Gloss Varnish Medium. I think the Matte Medium willl work as well, but haven't tried it.
I have tried it on a PD print, but I like the look of a waxed print better. You could do anywhere from 1:4 or so to 1:11 depending on how much gloss you want. However, waxing takes considerable time and some skill, so that is not for everyone.
It did occur to me to try a dip in the liquitex and then wax after. The liquitex may help encapsulate the paper fibers, which could make the waxing a lot easier. I haven't tried it though. I would be thinking of maybe 1:11 for that.
Thanks Michael, will have to pick some up and give it a try...will start with the 1:11 dil.
Originally Posted by Michael Mutmansky
just a heads up for those in the Continental US and who happen to do either gum printing or gumover printing.
I went by Hobby Lobby yesterday they are having a 33% sale for all paints. Including watercolor pigments. I started doing gum bichromate over pt/pd with the Grumbacher watercolor pigments, I noticed some staining with many color so I decided to replace my pigments with the higher quality Winsor&Newton Artist's Watercolor pigments. Managed to get nearly 12 different 5ml tubes for just over $50 (not bad considering that even at discount art stores the 5ml tubes are roughly $5).
Wanted to pass on the heads up and savings possibility. The sale is apparently going on till this coming saturday (22 July).
I have one word for you...
OK, that's two words. They make a great line of watercolor paints and their prices are the best around. All paints made in Seattle. The also do a free shipping and free paint offer if you buy a certain amount, which I seem to never have a problem meeting.
WN is great paint, but the cost can be a bit much, especially in retail situations. The exchange rate isn't helping much, either.
I would encourage anyone that is doing gum or gum overs to also consider M. Graham brand of water color pigments. M. Graham pigments are nicely priced and can be found discounted here.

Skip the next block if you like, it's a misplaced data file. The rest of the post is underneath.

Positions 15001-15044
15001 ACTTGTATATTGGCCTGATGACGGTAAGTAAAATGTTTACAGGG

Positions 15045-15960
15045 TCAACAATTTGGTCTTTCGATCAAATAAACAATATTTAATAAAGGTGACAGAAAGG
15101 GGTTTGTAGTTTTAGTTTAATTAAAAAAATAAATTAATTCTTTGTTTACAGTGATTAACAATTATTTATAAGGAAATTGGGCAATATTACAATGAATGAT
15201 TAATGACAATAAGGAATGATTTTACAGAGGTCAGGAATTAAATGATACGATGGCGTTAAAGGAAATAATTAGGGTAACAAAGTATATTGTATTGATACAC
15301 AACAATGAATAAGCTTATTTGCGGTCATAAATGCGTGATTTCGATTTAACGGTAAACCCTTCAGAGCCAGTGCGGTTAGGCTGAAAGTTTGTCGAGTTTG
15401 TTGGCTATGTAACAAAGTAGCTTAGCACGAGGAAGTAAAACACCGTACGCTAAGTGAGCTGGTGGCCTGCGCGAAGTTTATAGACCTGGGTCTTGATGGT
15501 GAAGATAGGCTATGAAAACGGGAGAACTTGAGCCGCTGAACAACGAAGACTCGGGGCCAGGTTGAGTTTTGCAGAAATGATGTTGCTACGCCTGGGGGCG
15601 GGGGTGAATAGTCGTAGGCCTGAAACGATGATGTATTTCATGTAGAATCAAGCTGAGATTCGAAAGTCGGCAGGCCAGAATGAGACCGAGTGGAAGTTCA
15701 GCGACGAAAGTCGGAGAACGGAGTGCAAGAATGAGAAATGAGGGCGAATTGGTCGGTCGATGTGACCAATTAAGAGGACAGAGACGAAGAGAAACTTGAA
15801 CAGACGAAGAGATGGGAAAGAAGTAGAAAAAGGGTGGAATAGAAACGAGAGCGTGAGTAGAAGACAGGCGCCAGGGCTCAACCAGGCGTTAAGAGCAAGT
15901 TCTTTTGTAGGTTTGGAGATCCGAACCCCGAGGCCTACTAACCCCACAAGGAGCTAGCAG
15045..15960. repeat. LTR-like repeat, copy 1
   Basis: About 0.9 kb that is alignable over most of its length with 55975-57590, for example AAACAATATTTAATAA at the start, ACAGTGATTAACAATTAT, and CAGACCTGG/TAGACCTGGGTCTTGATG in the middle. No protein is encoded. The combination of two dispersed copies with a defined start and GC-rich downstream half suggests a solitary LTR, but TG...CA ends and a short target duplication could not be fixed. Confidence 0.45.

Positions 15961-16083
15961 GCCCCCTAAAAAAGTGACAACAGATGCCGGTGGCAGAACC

Originally Posted by Michael Mutmansky
M. Graham doesn't produce as many convenience colors as Daniel Smith or Winsor Newton but certainly have equal quality as DS & WN.
The Daniel Smith and WN pigments that I've used have worked great so if you like those stick with them.
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M Graham paints are great as well from the reports I've heard. I have a few tubes here to do trials with, but haven't done so yet.
Both of these companies make very high quality, high pigment load paints with pure pigments, as long as you select the right colors. There are many blends in the DS list, but there are a number of pure pigment paints as well. Both are also USA made, so a bit less subject to the perils of international exchange rates.
One thing that is interesting is that you won't get the same color on the print from the same 'color' from two different manufacturers. I recently did a comparison between a WN burnt umber and the DS version. the WN has more red undertones to it, if I recall correctly. Most colors are pretty close across the manufacturers, but one color seems to have little consistancy from manufacturer to manufacturer; raw umber.
thanks for the info Don and Michael
have another one for you who are more experienced.
are any of these colors to be avoided because of staining or just not being conducive to gum over printing?
These are the colors I purchased:
all are winsor & newton
Originally Posted by scootermm
Go here to the rather funky W&N website. Click "Exit" on the floating site preview thingy. The, click on "Water Colours" then "Artists Water Colors" then the vertical tab on the left that says "Colour Chart". This is a PDF that will give you general info about their pigments' permanence, transparency and staining characteristics. This chart is also often available for free at stores that sell their paints. Schminke (one of my personal fave brands) makes a fantastic catalog describing thier pigments in much more detail.
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funky website is right.
Originally Posted by Kerik
I would never have found that if you hadnt explained it. I searched for it and couldnt find the info before I posted this. Thanks kerik.
For by far the most comprehensive information that I have found on watercolor pigments, etc. look here:
This guy has taken OC disorder to a whole new level.